Strategic Direction Three: Improve Health Security

Global health security is defined as the proactive and reactive activities required to minimise the danger and impact of acute public health events that endanger people’s health across geographical regions and international boundaries.

Population growth, rapid urbanization, environmental degradation, and the misuse of antimicrobials are disrupting the equilibrium of the microbial world. New diseases, like COVID-19, are emerging at unprecedented rates, disrupting people’s health and causing negative social and economic impacts.

Billions of passengers travel on airplanes each year, increasing the opportunities for the rapid international spread of infectious agents and their vectors.

The use of chemicals in agriculture and industry has increased, as has an awareness of the potential hazards for health and the environment. Air quality may decline with increasing urbanisation and the increasing use of fossil fuels. As the globalisation of food production increases, so does the risk of tainted ingredients and foodborne diseases. With the world’s population becoming more mobile and increasing economic interdependence, these global health threats increase. Traditional defences at national borders cannot protect against the invasion of a disease or vector. Pandemics, health emergencies, and weak health systems.

Climate change effects, including sea-level rise, coastal erosion, extreme weather events and flooding, hold immediate and long-term threats to health. Effects on the marine eco-systems will adversely impact food availability and quality and elevate the risk of toxicity.

SD3 Outstanding Issues

One-Health Approach
The One Health approach51, which promotes multi-stakeholder collaboration to achieve better public health outcomes, is yet to be well understood and appreciated by the different sectors. One key aspect of One Health is the collaborative, multi-sectoral, and transdisciplinary approach working at the local, regional, national, and global levels, to achieve optimal health outcomes recognizing the interconnection between people, animals, plants, and their shared environment. It aims at designing and implementing programmes, policies, legislation and research in which multiple sectors communicate and work towards the prevention of illnesses and disease outbreaks in people. There is an urgent need to build strong partnerships with non-health sectors to prevent effectively detect, prevent and respond to zoonosis and food safety problems.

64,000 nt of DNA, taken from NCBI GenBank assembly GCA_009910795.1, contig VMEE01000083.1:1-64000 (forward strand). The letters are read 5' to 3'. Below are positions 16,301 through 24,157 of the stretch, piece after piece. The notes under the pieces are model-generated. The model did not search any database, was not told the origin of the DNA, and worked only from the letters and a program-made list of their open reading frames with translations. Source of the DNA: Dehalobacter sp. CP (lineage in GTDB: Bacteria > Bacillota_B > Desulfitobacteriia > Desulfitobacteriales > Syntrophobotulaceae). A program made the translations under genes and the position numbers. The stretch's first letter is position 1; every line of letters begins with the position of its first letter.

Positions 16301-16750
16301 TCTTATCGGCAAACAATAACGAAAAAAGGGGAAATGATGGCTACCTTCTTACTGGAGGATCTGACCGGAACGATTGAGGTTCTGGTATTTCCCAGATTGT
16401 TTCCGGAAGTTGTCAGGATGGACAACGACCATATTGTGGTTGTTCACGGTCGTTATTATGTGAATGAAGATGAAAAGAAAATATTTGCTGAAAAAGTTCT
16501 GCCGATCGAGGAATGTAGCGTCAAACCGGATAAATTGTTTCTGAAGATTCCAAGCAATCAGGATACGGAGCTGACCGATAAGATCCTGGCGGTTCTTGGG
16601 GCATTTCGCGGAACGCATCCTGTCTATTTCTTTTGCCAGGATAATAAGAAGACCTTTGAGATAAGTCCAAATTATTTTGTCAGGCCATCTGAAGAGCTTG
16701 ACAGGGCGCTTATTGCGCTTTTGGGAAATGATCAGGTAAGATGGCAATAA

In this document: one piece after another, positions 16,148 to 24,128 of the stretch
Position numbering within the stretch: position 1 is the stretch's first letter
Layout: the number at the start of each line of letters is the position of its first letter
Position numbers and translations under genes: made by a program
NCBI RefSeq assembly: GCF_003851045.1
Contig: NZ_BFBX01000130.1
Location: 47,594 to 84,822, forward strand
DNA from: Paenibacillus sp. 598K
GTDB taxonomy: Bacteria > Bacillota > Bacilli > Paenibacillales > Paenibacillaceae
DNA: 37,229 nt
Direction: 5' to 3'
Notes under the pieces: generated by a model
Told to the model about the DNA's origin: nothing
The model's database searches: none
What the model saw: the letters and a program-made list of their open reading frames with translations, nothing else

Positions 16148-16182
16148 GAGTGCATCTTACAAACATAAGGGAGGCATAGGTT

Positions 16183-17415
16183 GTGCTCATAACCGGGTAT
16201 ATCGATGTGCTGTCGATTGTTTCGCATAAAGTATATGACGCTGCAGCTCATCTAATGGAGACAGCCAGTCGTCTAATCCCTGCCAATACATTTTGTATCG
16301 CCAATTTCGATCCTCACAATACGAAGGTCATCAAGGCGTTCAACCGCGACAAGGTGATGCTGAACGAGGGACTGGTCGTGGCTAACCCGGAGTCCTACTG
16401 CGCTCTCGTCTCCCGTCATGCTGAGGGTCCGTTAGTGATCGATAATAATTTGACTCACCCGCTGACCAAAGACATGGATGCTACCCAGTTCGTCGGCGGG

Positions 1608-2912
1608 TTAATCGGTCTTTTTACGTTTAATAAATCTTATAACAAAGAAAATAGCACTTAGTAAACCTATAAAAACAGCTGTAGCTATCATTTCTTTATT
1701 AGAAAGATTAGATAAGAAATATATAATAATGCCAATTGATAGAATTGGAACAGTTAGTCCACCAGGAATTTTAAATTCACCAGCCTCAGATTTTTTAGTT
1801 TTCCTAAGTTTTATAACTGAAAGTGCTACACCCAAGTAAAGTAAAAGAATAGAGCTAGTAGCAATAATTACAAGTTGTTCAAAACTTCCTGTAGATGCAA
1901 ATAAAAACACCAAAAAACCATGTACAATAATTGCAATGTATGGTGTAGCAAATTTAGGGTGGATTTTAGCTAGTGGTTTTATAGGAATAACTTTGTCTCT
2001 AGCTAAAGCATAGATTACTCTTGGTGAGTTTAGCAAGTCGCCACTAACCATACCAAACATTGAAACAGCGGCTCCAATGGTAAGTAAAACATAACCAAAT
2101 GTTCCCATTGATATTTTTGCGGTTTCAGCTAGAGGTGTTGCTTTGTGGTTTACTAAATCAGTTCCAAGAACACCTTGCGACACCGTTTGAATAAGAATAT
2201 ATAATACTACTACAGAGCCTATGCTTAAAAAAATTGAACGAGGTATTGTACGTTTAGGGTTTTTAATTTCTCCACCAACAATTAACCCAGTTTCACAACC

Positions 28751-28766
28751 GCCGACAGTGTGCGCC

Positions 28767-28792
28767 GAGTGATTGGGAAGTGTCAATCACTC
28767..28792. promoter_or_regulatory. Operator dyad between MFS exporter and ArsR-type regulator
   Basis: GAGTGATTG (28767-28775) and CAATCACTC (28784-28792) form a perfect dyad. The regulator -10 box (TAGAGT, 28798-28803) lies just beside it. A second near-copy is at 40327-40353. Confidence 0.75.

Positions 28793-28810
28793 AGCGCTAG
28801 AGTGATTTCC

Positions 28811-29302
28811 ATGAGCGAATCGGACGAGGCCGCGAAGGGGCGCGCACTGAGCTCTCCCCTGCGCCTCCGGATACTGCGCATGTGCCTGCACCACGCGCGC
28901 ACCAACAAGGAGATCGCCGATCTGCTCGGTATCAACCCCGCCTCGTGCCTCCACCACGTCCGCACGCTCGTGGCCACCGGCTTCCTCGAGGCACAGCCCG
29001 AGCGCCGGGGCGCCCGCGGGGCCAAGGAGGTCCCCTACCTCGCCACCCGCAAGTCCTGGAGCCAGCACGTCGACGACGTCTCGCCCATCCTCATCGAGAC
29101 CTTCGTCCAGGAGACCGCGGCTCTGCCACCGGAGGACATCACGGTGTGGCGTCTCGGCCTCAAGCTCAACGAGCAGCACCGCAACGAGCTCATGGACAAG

A Joint External Evaluation conducted in 2018 systematically evaluated the strengths and weaknesses of the different sectors and derived a plan of action for implementation by all the relevant sectors. The National Action Plan for Health Security will guide the process to strengthen this multi-sectoral collaboration.

Integrated Disease Surveillance and Response (IDSR) and IHR capacity
Seychelles has validated the adapted 3rd Edition IDSR Technical Guidelines since August 2019. Rollout of the guidelines, including training, was planned for 2020, but has been delayed because of the COVID pandemic. These revised guidelines is will support the implementation of a robust disease surveillance system for early detection of outbreaks and swift response.

Non-Communicable Diseases
NCDs cause considerable morbidity and are the leading causes of death. The country is implementing the National Strategy 2020- 2025 that was developed in line with global recommendations. While there has been a decrease in the prevalence of smoking over recent years, there are increases in obesity, and diabetes; in particular, rising obesity among children is alarming.